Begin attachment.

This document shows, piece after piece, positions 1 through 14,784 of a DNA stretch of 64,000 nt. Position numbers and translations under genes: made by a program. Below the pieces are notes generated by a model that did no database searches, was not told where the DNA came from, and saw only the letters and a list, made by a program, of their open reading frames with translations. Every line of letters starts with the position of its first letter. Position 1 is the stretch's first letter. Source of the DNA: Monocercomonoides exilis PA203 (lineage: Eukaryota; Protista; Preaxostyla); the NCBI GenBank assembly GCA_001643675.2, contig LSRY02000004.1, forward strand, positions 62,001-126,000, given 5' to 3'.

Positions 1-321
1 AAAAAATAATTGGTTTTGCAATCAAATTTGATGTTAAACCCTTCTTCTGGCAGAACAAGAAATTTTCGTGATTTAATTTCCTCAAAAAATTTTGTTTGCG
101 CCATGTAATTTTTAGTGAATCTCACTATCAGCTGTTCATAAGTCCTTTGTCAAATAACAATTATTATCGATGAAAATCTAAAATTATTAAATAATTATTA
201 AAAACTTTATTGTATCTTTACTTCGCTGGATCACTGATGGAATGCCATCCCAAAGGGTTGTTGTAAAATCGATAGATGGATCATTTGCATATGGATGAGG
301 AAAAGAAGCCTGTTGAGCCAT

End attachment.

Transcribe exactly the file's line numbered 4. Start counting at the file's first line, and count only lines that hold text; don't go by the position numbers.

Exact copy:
101 CCATGTAATTTTTAGTGAATCTCACTATCAGCTGTTCATAAGTCCTTTGTCAAATAACAATTATTATCGATGAAAATCTAAAATTATTAAATAATTATTA